Orange County Competition: Dry Finish

On June 9th, members of the Orange County Wine Society (OCWS) gathered at oh-dark-thirty at the Orange County Fair and Event Center in Costa Mesa, California for our 36th annual Homewine Competition, judging wines from all over California.
Jim Graver and a few friends started the first Homewine Competition in 1976 with their winemaking group. That first year had a total of 49 entries, mostly from their own club. They then formed the OCWS and started working with the Orange County Fair. Today OCWS has over 950 members including about 75 active winemakers. Both the Orange County Fair’s Commercial and Homewine Competitions are still run by volunteers from OCWS, and Jim still runs the Homewine Competition. We are one of the largest homewine competitions in the state, and this year we judged 829 wines with 110 judges and more than 100 stewards.
Work started several months before our 2012 competition with email announcements. Winemakers then registered on our automated website (created by Stacey Taylor) before sending in their wines. This greatly reduced our data entry efforts and increased accuracy by relieving our assistant competition chairperson Kim Guerin from going blind reading handwriting. David Rutledge and Rob Romano received, brown-bagged and tagged the wines with a varietal code number, so the competition was “double blind.”
Rich McCormick managed and selected our judges, who are commercial winemakers, industry employees, sommeliers and “mere mortals” with good palates and an understanding of winemaking. More than 46 of our members have judged for more than ten years with us. While everyone is familiar with wines like Cabernet Sauvignon, Chardonnay, Zinfandel and so on, we also get some interesting fruit wines from berry, stone and seed fruits. Judges’ expressions ranged from “wow” to “ooh” to “hmm” to “ehh,” with an occasional “eew!” thrown in!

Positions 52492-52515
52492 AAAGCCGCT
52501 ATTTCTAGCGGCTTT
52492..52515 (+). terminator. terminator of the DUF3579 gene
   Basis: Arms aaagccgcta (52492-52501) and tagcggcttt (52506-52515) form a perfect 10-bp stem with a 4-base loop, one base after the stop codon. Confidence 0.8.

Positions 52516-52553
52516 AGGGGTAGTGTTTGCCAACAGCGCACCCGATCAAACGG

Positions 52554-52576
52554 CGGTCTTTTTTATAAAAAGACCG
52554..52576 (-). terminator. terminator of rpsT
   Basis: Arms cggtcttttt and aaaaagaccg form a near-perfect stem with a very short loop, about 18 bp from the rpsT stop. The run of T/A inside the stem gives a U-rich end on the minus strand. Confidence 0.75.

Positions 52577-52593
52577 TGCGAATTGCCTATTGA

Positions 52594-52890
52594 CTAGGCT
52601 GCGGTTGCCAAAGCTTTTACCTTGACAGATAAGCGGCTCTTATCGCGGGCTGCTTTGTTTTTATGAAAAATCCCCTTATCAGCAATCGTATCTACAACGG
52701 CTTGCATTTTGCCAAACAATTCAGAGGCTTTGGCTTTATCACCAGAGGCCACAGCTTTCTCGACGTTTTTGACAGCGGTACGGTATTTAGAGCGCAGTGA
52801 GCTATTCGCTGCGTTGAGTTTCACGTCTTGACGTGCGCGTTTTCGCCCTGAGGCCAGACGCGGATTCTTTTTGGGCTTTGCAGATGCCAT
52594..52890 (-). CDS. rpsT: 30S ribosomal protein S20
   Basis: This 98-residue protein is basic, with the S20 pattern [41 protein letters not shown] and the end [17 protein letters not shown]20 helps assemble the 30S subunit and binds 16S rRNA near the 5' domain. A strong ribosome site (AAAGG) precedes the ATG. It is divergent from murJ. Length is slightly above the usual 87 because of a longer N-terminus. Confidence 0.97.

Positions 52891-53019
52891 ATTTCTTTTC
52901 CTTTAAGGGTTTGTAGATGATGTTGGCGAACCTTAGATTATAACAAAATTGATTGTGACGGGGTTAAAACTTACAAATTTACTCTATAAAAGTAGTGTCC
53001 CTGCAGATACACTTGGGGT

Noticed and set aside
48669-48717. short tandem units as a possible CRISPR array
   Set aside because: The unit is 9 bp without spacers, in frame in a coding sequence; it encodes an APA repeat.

We use the UC-Davis modified 20 point judging system and award gold (18–20 points), silver (16–17 points), bronze (14–15 points), honorable mention (12–13 points), or no award after the tastings, and we encourage our judges to make constructive comments on the score sheet in each category. Most judging panels have four judges: three experienced and one “newbie.” If the three experienced judges each independently determine that the wine is gold quality, then they award double gold and discuss if it’s good enough for best of show judging. After the competition, contributing winemakers get a copy of the judges’ score sheets for their wines, so they can see the comments made.
This year, of the 829 wines submitted by 248 winemakers, we awarded four best of show ribbons, 56 double golds, 83 golds, 309 silvers, 234 bronze, and 90 honorable mentions.
Congratulations to all the home winemakers who submitted wines to the Orange County Fair, and a hearty thank you to all of our volunteers from the Orange County Wine Society who make this a top quality Homewine Competition every year. And a big thanks to the Rich Skoczylas and the OCWS “Cooks Caucus” for providing wonderful breakfast and lunch.  
For more information about the OCWS, the Orange County Fair’s Homewine Competition, or participating in the Competition next year, please contact 714-708-1636 or email [email protected]